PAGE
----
The memorial features the names of more than 58,000 Americans who sacrificed their lives in service to their country. bit also has additional statues added after the original dedication.
It is located at the west end of the National Mall adjacent to the Lincoln Memorial and nearby to the Korean War Veterans Memorial.
Korean War Veterans Memorial
Located in the shadow of the Lincoln Memorial, this often overlooked memorial is to the surprise of many visitors their favorite memorial in all of Washington, DC.
It is dedicated to the millions of Americans who served in uniform during the Korean War and is rich in symbolism, which we explain in fuller detail.
Like all memorials in DC, it is open 24 hours each day and is certainly a memorial worth visiting both during the day and at night.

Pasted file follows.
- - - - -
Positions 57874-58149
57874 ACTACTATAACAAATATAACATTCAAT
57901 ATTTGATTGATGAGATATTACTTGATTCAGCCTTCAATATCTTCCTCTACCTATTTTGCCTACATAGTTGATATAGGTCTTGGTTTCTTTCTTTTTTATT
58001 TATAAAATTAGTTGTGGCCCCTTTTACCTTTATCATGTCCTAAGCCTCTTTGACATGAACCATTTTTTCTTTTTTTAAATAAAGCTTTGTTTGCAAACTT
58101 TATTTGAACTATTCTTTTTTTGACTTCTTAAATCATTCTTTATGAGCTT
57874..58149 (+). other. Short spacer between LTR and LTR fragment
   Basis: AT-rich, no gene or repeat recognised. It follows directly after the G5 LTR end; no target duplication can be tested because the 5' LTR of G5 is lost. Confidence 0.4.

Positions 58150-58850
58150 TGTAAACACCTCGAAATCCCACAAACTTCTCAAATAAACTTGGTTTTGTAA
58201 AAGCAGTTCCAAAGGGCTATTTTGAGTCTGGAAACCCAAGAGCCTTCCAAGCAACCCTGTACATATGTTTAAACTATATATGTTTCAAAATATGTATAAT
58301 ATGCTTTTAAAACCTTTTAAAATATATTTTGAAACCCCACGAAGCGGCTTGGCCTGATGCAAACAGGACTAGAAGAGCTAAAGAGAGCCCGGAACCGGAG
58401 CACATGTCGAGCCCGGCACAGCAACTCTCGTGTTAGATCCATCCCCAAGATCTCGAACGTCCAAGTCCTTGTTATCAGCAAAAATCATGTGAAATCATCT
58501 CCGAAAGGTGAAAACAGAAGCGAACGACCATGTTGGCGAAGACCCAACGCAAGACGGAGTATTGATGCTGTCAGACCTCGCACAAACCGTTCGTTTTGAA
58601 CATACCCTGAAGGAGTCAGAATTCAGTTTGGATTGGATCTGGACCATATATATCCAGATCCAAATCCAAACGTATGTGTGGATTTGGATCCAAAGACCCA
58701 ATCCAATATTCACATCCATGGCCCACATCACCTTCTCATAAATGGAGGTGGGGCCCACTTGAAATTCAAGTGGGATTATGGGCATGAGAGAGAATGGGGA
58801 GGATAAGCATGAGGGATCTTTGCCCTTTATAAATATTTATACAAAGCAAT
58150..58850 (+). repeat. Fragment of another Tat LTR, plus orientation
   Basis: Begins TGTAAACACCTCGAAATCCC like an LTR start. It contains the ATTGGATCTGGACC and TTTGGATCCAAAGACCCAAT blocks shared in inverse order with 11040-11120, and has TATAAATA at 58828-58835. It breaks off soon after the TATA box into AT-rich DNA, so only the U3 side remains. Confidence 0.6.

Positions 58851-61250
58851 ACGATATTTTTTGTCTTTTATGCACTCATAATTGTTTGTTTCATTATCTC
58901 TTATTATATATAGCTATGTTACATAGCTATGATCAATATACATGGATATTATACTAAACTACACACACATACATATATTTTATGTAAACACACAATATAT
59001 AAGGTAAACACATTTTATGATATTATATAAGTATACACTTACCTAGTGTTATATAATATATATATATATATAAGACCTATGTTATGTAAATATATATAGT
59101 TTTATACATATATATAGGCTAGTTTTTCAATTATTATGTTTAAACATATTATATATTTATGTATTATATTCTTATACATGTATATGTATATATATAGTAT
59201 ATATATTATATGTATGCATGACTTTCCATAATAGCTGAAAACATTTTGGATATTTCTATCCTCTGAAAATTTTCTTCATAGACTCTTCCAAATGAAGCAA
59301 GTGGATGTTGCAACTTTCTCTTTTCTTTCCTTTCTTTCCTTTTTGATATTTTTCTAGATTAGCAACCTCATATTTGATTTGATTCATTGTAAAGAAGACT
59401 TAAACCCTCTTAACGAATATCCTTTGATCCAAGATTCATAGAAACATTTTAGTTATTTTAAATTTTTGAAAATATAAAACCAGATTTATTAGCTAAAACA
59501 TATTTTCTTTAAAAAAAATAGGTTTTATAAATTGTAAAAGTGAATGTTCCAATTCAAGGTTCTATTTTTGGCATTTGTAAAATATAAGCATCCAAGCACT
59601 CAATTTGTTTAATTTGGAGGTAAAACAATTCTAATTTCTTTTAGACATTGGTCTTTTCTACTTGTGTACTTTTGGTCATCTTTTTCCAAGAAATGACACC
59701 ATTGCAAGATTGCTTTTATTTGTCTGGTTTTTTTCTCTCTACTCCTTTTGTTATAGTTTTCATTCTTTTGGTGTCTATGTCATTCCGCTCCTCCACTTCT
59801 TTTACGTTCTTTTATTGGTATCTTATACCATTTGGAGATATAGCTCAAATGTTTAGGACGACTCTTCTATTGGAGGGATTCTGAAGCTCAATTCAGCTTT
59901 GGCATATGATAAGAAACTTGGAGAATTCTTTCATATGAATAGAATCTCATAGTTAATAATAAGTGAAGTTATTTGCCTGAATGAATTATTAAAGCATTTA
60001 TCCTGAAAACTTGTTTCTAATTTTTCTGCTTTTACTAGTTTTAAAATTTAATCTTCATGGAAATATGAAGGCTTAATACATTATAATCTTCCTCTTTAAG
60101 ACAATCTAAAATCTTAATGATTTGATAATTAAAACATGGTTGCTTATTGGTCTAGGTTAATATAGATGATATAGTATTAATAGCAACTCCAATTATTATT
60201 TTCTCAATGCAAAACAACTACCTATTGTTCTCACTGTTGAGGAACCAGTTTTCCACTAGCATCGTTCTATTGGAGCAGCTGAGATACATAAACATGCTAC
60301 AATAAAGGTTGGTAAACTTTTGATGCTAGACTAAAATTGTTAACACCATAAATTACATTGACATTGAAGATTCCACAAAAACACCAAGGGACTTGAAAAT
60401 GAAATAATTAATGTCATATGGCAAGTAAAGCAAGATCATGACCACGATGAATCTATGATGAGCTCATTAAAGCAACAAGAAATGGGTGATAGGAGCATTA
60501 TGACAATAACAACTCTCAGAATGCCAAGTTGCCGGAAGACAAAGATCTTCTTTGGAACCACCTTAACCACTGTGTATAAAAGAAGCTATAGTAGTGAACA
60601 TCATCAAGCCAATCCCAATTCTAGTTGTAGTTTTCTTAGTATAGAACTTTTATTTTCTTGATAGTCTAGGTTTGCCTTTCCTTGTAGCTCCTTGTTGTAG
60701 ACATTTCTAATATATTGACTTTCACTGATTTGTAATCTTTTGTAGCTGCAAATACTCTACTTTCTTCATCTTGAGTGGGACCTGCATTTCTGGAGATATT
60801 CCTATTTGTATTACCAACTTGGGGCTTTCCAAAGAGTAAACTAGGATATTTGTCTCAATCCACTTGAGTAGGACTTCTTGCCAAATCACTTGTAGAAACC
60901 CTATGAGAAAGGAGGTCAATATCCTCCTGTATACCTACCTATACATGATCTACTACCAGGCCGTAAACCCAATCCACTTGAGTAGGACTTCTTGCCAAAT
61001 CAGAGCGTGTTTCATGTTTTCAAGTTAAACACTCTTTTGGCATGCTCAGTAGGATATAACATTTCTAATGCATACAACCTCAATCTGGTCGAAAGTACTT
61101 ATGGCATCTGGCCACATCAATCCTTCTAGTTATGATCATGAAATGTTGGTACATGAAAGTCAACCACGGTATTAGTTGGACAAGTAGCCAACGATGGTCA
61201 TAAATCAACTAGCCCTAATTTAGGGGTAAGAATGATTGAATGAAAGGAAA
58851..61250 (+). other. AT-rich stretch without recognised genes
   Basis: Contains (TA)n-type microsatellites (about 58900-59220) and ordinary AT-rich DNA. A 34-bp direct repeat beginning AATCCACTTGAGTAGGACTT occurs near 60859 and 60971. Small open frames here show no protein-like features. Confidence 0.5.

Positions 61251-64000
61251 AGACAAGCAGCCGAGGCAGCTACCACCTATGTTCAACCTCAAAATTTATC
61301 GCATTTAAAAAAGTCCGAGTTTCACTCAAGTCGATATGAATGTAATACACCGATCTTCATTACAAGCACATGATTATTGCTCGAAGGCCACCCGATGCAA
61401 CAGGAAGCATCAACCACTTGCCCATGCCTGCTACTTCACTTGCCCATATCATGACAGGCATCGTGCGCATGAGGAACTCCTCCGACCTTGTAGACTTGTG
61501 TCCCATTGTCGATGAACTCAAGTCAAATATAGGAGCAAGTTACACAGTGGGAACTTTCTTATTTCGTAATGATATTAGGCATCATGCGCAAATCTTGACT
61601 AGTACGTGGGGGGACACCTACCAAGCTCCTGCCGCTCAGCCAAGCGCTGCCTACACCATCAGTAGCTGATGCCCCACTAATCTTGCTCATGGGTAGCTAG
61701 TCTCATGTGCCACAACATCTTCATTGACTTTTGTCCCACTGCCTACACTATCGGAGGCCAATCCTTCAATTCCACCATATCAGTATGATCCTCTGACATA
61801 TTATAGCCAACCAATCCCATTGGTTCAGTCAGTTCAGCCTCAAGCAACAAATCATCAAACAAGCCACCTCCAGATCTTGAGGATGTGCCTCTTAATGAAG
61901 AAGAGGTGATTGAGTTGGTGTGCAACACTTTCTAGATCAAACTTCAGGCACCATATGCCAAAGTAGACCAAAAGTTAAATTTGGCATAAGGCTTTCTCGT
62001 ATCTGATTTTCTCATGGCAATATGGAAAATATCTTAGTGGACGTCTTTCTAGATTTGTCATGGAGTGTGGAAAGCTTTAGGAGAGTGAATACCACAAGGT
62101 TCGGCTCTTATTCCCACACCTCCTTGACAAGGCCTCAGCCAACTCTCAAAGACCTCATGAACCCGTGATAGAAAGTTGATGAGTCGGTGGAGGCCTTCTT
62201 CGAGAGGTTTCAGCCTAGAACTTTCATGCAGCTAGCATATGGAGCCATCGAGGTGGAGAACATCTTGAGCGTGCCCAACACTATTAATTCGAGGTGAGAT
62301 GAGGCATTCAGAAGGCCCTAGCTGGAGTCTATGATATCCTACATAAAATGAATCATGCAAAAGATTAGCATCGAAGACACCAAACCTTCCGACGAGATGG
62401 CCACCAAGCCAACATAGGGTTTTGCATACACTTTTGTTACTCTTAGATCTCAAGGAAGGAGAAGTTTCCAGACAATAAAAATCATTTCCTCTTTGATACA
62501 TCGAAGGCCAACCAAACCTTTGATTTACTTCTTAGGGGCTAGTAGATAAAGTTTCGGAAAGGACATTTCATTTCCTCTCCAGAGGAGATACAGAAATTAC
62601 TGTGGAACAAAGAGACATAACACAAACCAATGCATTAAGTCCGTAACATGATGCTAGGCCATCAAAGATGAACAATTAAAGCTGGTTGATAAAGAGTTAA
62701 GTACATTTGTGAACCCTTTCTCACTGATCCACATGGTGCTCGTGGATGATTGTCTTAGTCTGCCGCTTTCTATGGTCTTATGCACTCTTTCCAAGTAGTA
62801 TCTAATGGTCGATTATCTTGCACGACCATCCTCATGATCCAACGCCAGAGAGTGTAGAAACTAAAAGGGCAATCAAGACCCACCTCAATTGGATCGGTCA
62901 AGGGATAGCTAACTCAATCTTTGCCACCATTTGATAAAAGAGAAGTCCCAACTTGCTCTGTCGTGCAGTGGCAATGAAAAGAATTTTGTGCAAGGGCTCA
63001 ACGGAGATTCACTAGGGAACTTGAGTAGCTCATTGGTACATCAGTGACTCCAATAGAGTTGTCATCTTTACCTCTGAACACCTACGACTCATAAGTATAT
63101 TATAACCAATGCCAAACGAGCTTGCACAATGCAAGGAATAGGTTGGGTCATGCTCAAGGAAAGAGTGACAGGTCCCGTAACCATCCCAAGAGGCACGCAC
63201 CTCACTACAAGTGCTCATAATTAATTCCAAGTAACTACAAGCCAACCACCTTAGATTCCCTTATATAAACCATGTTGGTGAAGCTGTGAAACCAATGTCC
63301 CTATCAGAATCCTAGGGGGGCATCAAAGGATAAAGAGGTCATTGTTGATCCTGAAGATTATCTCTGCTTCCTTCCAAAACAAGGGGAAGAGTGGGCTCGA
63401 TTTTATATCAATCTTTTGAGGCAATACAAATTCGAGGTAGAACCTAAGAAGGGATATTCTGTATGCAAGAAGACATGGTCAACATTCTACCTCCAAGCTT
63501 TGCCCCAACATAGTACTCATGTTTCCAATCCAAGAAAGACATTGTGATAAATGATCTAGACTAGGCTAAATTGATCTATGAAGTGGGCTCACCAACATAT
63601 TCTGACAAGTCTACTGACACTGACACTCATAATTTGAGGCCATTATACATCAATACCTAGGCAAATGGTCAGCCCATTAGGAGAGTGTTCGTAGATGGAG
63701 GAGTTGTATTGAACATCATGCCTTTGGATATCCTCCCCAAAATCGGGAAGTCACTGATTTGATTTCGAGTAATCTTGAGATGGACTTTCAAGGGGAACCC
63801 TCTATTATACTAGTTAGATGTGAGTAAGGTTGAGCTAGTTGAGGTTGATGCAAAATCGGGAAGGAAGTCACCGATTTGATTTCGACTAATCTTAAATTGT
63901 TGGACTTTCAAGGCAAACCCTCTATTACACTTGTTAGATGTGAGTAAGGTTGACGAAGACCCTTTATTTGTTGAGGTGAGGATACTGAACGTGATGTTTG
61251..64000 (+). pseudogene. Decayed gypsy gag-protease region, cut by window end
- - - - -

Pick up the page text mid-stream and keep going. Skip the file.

Iwo Jima Memorial
The moment that six figures raised a flag on top of Mount Suribachi on the Island of Iwo Jima in the Pacific was captured by AP journalist Jason Rosenthal and became the symbol of victory in the Pacific during WW2.
This image was recreated and cast in bronze, the figures 32 feet (9 m) tall and honoring the Marines that have served our nation since its beginning in 1776.
This memorial is located a short walk outside of Arlington National Cemetery and is a great thing to after your visit.
Arlington National Cemetery
Arlington National Cemetery is our nation’s most sacred burial ground for our fallen heroes. It is an active cemetery with roughly 2 dozen funerals taking place on most days of the week.